While Cunningham and Roberts's previous book, Inside Her Pretty Little Head, was a guide to successful female brands, The Daring Book for Boys in Business is for male-centric companies.
The Oracle of Omaha explained stock market psychology to a local television reporter more than 50 years ago, a new documentary reveals.
Every year on this day, tens of thousands of people make the pilgrimage to Omaha, Nebraska to hear two of the worlds richest men discuss everything from cultural trends, to love and marriage, to assigning probabilities to terrorist attacks. Those men are Warren Buffett and Charlie Munger, of course.
The next time someone tries to tell you that renewable energy isn't a good investment, point out that it's good enough for Warren Buffett.
Part of what holds us back is mindless confusion. As The Man says, There seems to be some perverse human characteristic that likes to make easy things difficult.
After 30 years of affiliation with the insurance industry, I have a deep appreciation for insurance agents. I wonder how many will be left five years from now?
Last week was a big one for public-private-partnerships: On Friday, President Obama fleshed out his partnership plan, which he had announced during t...
Two of the richest families on the planet -- the Waltons and the Buffetts -- have taken public welfare from taxpayers to help clean up a contaminated land that will soon sprout a Wal-Mart superstore.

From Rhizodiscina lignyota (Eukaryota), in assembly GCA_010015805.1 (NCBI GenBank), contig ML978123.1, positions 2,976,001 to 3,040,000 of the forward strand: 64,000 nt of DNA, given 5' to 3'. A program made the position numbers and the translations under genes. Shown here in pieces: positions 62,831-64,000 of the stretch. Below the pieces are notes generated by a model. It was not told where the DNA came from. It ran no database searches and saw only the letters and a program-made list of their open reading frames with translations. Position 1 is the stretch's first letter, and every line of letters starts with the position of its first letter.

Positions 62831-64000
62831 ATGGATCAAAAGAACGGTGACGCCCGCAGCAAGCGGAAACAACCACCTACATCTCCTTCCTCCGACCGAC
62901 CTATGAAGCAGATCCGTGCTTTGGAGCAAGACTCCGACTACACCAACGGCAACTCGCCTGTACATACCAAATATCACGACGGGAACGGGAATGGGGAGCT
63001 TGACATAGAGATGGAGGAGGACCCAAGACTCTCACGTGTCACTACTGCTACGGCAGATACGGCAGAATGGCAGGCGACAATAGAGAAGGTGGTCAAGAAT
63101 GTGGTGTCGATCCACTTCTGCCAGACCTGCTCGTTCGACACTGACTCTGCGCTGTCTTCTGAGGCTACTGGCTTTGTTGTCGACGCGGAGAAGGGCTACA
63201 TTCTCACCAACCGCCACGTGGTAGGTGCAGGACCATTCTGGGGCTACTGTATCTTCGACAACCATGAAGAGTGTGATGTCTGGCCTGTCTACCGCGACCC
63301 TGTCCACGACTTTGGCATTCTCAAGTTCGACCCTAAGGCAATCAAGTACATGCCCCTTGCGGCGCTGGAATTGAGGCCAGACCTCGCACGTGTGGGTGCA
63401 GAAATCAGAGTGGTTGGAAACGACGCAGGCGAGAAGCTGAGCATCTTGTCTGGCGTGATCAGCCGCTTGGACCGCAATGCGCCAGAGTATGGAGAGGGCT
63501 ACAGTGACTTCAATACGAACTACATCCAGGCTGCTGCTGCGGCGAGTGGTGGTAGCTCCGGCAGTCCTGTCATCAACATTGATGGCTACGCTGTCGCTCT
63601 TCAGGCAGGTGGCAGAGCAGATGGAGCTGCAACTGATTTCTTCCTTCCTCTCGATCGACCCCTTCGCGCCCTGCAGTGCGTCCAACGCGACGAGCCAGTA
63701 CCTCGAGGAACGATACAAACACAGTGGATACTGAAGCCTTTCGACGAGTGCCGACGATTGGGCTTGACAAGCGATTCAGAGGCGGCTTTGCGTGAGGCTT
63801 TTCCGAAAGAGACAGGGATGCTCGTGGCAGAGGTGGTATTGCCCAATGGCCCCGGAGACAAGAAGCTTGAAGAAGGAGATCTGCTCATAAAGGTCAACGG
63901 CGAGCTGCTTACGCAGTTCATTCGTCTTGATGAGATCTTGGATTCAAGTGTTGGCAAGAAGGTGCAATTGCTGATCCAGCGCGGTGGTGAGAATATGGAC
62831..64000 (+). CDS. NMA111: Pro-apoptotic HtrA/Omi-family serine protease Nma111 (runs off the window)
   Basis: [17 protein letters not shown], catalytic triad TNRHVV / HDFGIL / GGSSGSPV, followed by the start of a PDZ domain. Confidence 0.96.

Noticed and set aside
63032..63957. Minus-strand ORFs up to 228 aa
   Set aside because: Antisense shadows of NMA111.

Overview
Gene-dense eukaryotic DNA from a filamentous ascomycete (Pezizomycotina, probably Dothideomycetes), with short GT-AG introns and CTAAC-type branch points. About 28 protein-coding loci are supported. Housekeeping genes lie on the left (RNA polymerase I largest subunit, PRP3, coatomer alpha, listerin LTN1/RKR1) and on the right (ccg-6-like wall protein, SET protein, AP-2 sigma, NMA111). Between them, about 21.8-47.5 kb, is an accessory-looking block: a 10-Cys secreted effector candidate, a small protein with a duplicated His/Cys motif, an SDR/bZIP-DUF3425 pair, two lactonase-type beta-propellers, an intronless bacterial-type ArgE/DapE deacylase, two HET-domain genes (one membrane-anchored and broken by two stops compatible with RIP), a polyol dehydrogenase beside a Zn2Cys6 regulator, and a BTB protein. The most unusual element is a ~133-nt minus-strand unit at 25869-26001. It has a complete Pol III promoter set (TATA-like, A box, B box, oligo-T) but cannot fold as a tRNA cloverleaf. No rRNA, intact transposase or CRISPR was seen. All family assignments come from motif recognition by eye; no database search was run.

Many of the Chinese people I speak to seem to be deeply concerned that China will lose something extremely rare and valuable in the rush towards a very confounding version of growth and happiness. And it's not just the older people.
In order to better understand why it is a good bet, you have to travel back and see where freight rail nearly went off the tracks.
One would think New York City officials would at least require detailed safety studies before allowing the new 30-inch line. Nope!
In between the analysis and absorption of the impact of both these government actions, Warren Buffett, the sage of Omaha, announced his intentions to buy the H.J. Heinz, the beloved ketchup brand of most Americans, for $23 billion.
There will be no end to tax loopholes for the rich, House Speaker John Boehner has asserted. The Republican ruling: The vast middle class, the elderly and the poor must suffer.
A little noticed piece of news emerged in the world of philanthropy this week. A dozen new billionaires signed onto the Buffett-Gates Giving Pledge.
In the case of Heinz, like Coke and the other product investments Warren Buffet has made, it does not appear that there will be any fresh challenge to Heinz's margins in the long-term based on the brand supremacy of their flagship product.
Is what I am proposing pretty radical and does it face an uphill battle in Congress? Absolutely. But the stakes are enormous for the country and nickel-and-dime tinkering with the tax system will not fix the problem.